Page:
Sunday, September 26, 2010


Beware of out-of-control hyperlinks. I have 13 Internet Explorer boxes open from jumping from one link to another.

I have been trying to find an online collaborative project with other librarians. No luck. I found a good website on library curriculum but it was informative not collaborative.

 I would like to do something with books and getting students excited about reading. I found an article on Collaborative Learning Gaining Traction in Classrooms and Libraries by Sarah Amandolare that linked me to the website EPals. From this site I found In2Books which links adults with students' reading books.  The program is for students doing book reviews in grades 3-5. Students choose books from a booklist and write a review.There is a checklist to see if certain story elements are in the review. The students write to another adult about the book they have read. The adult writes back to the student and they discuss the book. The adult has gone through a screening test and the teacher has control of the communication. The review that comes from the adult goes to the teacher who approves it and sends it on to the student. At this point I'm starting to wonder if all these bells and whistles cost money. So I open a few more hyperlinks to add to my collage of cascading open browsers and find that the program is free if you are a Title 1 school in the U.S. and costs $360-$460 US dollars if you are not.

Here's a link to a video explaining the program

I wiped the browser(s) clean and tried a different track looking up online book clubs. I found one I liked called Spaghetti Book Club. It has a wide range of books and the web interface is easy to use. Two of the bottom links didn't work and when I clicked on the About section it said there were membership fees.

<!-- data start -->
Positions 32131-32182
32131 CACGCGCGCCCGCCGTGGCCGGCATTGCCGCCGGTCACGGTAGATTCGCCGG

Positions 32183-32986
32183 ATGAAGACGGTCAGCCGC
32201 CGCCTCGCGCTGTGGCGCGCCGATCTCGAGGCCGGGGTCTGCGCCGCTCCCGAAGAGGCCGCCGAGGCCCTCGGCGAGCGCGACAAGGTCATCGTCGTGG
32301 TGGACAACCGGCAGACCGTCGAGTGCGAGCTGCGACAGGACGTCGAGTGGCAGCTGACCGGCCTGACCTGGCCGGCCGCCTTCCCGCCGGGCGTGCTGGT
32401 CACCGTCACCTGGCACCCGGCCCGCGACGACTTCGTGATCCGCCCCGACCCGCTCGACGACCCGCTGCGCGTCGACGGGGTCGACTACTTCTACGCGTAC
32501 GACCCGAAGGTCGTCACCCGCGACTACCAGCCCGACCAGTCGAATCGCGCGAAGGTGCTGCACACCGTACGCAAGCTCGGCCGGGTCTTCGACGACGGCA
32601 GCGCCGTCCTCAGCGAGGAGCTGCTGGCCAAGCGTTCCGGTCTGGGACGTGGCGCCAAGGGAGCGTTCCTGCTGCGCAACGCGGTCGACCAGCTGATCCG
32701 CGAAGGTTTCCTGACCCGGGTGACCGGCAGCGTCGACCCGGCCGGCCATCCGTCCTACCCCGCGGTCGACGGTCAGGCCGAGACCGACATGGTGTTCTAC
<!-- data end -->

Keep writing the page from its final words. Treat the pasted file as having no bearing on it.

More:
I need to mull over this topic. The In2Books collaborates with adults and I want students to collaborate. The Spaghetti Book Club doesn't collaborate so it doesn't really apply. What would be more valuable? Scott has Pen Pals with grade 2 students in the U.S. and I see the value in it. Perhaps linking with another classroom in the world and sharing reading is the way to go such as the ES 1001 Tales. ES 1001 Tales has a great setup and I could get lots of ideas from it. I used a Wiki a couple of years ago with books and it became too unruly with no organization to the books. I also had problems with students accidentally deleting each others reviews. Of course it didn't help that I didn't know what I was doing. I think the blog setup would work better as a collaborative tool because of the easy way to organize using categories.

Saturday, September 18, 2010

Follow up to Google Search Stories

I decided to teach Google search stories video creator after learning about it in class from teacher, Jeff Utecht. After teaching Google search stories video creator to two classes, I decided that I needed to spend more time explaining how to tell a story using the search boxes. I also made a greater effort to touch base with each group several times to see how they were proceeding. With some classes I spent too much time with one group. It worked better if I touched base more frequently giving some guidance on how to write the story; otherwise students would summarize or not choose one book to write about. I also spent too much time with two classes problem-solving computer logon/wireless issues which took too much time away from the learning experience. In later classes if there was a computer issue I set the computer aside and got another laptop dealing with the issue after the class left. This seems like such an obvious solution but I'm surprised how often I lose track of time troubleshooting computers. I've been working on improving my time management of classes. I had a sub for one of the days I had to teach this lesson and I put together a video of how to do it using Camtasia Studio. I thought it would be faster than doing screen shots and typing up the lesson. I'm not sure if it was because it took an hour to make the video. When looking at the videos made by the students who had the sub it looked like they understood the objective. Their videos contained elements of a story.